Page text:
Management of Explosive Ordnance Held by the Air Force, Army and Navy
The objective of this audit was to examine the effectiveness of Defence’s management of explosive ordnance by the end users of this materiel in Air Force, Army and Navy (the Services). In particular, the focus was on the effectiveness of arrangements for the oversight and physical control of explosive ordnance once it is issued to Service units.
The audit reviewed Defence’s policies, procedures, processes and inventory management systems for explosive ordnance at the unit level in the ADF, from receipt and storage through to the use or return of explosive ordnance.The audit also examined the relationship between the management of explosive ordnance at the unit level and the Explosive Ordnance Services Contract and, where relevant, the regional Garrison Support Services (GSS) Contracts.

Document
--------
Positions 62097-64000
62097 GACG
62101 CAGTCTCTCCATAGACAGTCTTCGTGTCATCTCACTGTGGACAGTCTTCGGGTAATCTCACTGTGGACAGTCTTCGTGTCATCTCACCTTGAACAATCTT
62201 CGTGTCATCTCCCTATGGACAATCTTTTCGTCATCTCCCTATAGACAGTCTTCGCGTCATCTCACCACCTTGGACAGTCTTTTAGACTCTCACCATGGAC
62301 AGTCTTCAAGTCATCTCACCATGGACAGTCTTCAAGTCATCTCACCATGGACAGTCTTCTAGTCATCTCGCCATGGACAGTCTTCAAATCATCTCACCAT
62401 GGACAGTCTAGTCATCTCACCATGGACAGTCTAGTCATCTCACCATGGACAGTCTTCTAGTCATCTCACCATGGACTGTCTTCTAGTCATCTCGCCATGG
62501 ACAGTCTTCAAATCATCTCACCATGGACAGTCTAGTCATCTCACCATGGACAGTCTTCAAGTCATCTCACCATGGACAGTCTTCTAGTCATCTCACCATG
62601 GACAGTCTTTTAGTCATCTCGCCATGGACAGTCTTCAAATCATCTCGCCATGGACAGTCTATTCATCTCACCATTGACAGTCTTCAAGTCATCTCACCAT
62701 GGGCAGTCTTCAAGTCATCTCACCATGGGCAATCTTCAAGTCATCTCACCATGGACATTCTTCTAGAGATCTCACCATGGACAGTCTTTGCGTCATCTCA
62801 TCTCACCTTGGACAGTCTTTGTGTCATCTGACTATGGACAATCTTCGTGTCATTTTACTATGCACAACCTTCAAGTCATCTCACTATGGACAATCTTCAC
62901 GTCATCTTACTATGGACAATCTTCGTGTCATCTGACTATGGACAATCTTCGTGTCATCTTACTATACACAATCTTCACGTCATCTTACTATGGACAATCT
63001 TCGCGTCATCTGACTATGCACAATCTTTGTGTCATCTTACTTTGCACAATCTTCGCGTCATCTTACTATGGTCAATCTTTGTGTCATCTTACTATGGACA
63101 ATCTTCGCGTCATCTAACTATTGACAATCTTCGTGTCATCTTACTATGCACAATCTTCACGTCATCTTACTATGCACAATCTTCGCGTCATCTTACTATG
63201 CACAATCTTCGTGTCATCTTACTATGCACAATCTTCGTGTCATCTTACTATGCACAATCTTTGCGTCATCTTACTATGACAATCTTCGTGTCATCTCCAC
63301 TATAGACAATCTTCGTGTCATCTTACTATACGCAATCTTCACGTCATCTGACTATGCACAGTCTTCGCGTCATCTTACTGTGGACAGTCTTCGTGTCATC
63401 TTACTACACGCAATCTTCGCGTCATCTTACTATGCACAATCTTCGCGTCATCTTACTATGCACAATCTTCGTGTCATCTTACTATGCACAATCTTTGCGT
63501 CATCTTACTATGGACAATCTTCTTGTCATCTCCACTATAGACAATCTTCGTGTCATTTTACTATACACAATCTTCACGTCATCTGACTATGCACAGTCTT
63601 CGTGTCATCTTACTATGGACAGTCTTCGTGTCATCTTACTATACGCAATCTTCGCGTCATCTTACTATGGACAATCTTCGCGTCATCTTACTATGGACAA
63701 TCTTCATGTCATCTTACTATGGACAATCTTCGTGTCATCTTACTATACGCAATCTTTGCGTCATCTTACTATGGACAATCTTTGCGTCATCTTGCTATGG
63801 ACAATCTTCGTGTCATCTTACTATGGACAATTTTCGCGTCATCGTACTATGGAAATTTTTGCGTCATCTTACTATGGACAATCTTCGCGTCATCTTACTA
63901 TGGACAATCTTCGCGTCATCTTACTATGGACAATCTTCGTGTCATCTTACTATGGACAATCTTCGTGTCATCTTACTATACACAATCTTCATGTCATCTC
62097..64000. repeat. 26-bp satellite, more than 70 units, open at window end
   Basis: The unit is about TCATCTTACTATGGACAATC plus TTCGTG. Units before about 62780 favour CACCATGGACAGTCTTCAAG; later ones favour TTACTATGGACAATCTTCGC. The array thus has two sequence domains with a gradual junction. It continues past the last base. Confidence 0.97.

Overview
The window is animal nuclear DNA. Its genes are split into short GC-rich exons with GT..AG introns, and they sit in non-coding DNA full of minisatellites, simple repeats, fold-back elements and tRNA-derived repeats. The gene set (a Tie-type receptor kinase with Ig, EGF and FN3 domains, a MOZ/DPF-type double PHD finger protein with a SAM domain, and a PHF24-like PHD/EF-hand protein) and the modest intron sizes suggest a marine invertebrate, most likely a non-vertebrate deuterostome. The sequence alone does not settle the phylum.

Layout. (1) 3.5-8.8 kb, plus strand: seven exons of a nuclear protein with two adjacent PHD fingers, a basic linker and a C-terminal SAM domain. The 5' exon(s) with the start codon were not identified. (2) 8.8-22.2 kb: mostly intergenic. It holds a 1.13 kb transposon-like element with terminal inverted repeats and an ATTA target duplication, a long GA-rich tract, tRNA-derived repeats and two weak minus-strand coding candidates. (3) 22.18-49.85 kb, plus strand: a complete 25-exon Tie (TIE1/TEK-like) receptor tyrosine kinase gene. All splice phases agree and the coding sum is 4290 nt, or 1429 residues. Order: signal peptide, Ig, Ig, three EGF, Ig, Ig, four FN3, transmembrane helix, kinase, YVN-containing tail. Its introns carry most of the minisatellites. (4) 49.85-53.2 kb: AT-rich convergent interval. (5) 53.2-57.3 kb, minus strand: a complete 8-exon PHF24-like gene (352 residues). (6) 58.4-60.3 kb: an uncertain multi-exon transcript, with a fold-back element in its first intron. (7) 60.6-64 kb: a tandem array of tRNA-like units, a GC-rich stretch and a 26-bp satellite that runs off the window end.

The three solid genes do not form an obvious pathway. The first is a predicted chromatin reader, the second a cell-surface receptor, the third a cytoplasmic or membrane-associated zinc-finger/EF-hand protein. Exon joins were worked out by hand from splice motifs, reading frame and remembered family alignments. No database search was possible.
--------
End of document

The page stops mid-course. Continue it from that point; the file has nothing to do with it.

1. The effective management of explosive ordnance is integral to military capability and is essential to military operations. Explosive ordnance management is a core function of the Australian Defence Force (ADF) and involves considerable levels of expenditure. At 30 June 2010, the Department of Defence (Defence) reported explosive ordnance inventory of $3.1 billion, (some 60 per cent of Defence’s reported total inventory at that date) comprising mainly the inventory of the 17 depots managed by Joint Logistics Command (JLC), from which explosive ordnance is issued to ADF units.
2. The main focus of this audit is Defence’s management of explosive ordnance inventory after it has left the depots and has become the responsibility of Air Force, Navy and Army units. It is at this point that Defence’s explosive ordnance is most widely dispersed and at greatest risk of loss or theft. The Defence Security Manual (DSM) imposes correspondingly important responsibilities on ADF unit commanders and managers, including the responsibility to: